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How to make French Macarons

Now, I don’t know about you, but I LOVE eating macarons. However; I haven’t always loved making them. Macarons are notoriously finicky. Beat your egg whites too little or too much and you’re left with flat macarons. Fold in your powdered sugar and almond flour a few too many times and the tops crack. Even a rainy day (something completely out of your control) can ruin them. All these factors give these delicious, delicate pastries a bad rap.

The base of macarons is made from whipped egg whites, which you then fold a mixture of powdered sugar and almond flour into. This batter tends to be unstable and unpredictable, which can be pretty disheartening to even professionally trained bakers.

What makes this classic macaron recipe foolproof?

Years ago, I had the honor of making macarons with the amazing pastry chef Alon Shabo. He taught me a new technique for making macarons and I haven’t looked back since. Instead of making a French meringue (uncooked egg whites) you make a Swiss meringue (warmed egg whites). The result? A much more stable base for otherwise finicky macarons

Ingredients for Macarons

This is the easy part! You’ll only need a few ingredients to make these scrumptious French confections. You’ll probably have most of these on hand aside from almond flour.

  • Super Fine Almond Flour: Repeat after me, almond flour is NOT almond meal. Make sure you use almond flour, which is much finer and made from blanched almonds (no skin) as compared to almond meal which is usually less fine and contains almond skin. You want almond flour (we love Bob’s Red Mill!) for smooth, bump free macarons!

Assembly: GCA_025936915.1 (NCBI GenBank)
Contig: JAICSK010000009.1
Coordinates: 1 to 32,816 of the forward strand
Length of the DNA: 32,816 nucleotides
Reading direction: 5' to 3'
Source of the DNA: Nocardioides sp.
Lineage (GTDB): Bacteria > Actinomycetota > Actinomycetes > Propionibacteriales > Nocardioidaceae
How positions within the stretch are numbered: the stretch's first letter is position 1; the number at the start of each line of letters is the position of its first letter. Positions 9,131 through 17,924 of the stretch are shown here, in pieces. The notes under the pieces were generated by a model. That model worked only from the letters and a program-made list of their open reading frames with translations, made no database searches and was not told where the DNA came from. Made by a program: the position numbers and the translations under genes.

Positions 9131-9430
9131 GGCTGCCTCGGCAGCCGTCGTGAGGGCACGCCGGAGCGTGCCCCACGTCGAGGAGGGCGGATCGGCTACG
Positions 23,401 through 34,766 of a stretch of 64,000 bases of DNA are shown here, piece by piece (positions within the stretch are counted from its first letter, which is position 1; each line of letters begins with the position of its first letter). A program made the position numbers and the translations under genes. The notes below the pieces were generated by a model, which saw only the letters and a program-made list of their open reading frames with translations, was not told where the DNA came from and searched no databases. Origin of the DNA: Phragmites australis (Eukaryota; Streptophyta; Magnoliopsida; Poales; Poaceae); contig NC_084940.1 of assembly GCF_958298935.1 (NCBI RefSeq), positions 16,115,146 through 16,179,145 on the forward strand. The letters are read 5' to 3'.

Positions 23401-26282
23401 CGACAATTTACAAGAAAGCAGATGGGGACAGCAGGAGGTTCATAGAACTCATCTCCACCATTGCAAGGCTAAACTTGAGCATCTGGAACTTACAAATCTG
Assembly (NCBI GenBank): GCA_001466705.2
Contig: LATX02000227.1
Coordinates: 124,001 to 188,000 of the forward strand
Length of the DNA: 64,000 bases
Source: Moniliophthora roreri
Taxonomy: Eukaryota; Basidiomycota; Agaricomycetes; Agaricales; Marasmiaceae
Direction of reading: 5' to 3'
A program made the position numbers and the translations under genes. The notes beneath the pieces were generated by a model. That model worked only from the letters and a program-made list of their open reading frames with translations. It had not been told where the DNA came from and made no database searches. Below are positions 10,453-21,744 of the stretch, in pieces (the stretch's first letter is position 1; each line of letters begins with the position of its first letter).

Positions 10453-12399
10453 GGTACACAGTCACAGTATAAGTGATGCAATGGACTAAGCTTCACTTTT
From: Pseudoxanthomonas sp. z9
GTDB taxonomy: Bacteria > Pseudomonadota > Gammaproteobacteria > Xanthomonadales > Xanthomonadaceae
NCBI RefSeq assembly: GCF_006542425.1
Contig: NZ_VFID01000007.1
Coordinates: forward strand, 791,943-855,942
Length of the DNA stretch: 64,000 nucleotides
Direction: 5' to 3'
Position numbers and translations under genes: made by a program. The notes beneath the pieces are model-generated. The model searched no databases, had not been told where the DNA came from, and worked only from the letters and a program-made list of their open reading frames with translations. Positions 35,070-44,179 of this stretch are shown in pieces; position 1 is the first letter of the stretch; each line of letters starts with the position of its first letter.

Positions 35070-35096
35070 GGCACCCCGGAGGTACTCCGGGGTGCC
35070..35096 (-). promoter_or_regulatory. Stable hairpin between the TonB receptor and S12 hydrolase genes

• Powdered Sugar: Powdered sugar will both sweeten and thicken your macaron batter. You’ll also use powdered sugar in your desired filling.
  • Granulated Sugar: You’ll need granulated sugar to help aerate and whip up your egg whites into stiff peaks.
  • Egg Whites: Some people swear by “aged egg whites”, but we don’t mind our egg whites youthful. I jest, but we don’t find that it makes a difference with the swiss meringue technique! Just make sure you measure out the egg whites by weight and that absolutely no egg yolks make their way into the separated whites.
  • Food coloring (optional): If you want to color your macarons you’ll need just a few drops of food coloring.

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